Another problem concerns Polish language learning textbooks. The issue is whether to use adapted textbooks from Poland or if new textbooks should be written. “Publishing modern textbooks is very expensive because of copyrights. Contemporary texts and illustrations would need to be included. The textbooks that were published before 2002 were financed by the state. We don’t know how to change the current situation,” said Szejnicka.

Importing textbooks from Poland collides with the guidelines of the Ministry of Education and Science, according to which only textbooks for foreign language learning may be imported and not native language learning textbooks.

Polish language teacher Danuta Korkus of the Władysław Syrokomla Gymnasium in Vilnius has worked in the school for 30 years. According to her, “We can’t write a textbook on our own. It’s impossible to finish writing a textbook in half a year, and that’s how much time we have on paid leave.” She believes textbooks should be imported from Poland, since that’s what teachers are already doing. Without support, however, she says this practice is chaotic when learning. “We would have an uninterrupted educational plan if everyone would import whole series,” added the teacher.

Kaja Kojder, a Polish citizen and professional editor, was skeptical of adapting the textbooks and adding supplements. Firstly, the education program is different, and secondly, textbooks have copyright issues. Not every author will accept having his or her work changed.

Kojder proposed that money set aside for Polish schools in Lithuania be primarily spent on correction, editing, and on writing new textbooks. “These textbooks should undergo professional editing and correction. And I think this should be done by a Polish editor and using Polish methodology,” said the editor.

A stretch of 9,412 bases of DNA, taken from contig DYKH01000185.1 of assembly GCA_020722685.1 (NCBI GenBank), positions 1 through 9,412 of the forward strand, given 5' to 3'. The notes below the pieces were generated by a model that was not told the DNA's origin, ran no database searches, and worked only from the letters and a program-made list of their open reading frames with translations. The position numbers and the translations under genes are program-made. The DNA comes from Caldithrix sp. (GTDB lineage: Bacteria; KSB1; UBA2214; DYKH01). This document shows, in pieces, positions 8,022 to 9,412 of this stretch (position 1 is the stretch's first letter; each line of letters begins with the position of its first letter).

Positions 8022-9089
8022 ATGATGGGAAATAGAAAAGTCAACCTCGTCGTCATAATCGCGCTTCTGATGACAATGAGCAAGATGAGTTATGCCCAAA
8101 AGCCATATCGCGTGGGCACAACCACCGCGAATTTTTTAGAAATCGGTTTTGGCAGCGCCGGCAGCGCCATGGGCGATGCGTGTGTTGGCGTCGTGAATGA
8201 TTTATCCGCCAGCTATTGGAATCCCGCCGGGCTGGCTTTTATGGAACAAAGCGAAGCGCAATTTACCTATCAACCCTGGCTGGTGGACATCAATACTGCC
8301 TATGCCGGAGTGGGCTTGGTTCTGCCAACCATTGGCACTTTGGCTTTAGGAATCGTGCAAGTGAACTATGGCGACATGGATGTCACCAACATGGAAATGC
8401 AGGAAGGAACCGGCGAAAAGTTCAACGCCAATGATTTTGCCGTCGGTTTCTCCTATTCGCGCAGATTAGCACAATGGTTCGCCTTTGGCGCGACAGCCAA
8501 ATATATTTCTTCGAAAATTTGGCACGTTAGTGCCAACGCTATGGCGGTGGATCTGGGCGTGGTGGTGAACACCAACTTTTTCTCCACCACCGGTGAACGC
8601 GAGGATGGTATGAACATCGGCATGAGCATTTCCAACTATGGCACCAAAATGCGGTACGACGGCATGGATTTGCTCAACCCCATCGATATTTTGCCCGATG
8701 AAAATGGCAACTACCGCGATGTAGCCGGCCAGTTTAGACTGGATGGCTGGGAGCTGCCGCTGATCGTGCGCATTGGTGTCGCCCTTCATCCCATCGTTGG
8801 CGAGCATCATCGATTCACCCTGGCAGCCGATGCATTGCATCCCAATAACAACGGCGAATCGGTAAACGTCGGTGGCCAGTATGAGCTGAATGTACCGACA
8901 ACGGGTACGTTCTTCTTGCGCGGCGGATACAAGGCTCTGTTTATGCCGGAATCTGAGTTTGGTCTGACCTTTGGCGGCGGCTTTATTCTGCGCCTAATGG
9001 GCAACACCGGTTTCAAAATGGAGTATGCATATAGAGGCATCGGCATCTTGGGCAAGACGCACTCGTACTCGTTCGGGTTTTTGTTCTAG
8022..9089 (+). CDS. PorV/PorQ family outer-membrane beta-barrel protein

Problems with finances

Kwiatkowski said that both options are possible, and that the problem is of a financial nature. According to the head of the Polish Educational Society, Poland can finance only already published textbooks, and this can prove problematic for the project’s prospects. He added that national minorities should demand from the Lithuanian government textbooks of a high quality, like it is in Poland.

All the speakers agreed that parents should feel like they had made the right choice by sending their children to a Polish school. “If parents trust a Polish school, it is because the students can be taught using exemplary methods. And not just in Polish language classes. The largest responsibility falls on the shoulders of teachers who have Polish language courses with primary classes and later years. However, it is important that students have contact with Polish in all the other subjects as well. This can’t be achieved in Polish language classes only. We can’t back down on this issue,” said Henryka Sokołowska.

Translated by Artur Bogdan within the framework of a traineeship programme of the European Foundation of Human Rights, www.efhr.eu.

Related post

‘Half a loaf is better than none’? New national minorities bill.

Up until now, the Lithuanian national minorities’ rights have been regulated partially by special laws (e.g.…

White-and-red march through Vilnius and a rally in schools’ defence. ‘Poles want normalcy’.

A two thousandth white-and-red march passed through the streets of Vilnius on Saturday, March 23. Participants…

Issues of Polish education have been raised in front of parents and teachers.

The discussion on current issues in Polish education in Lithuania was initiated by the Forum of…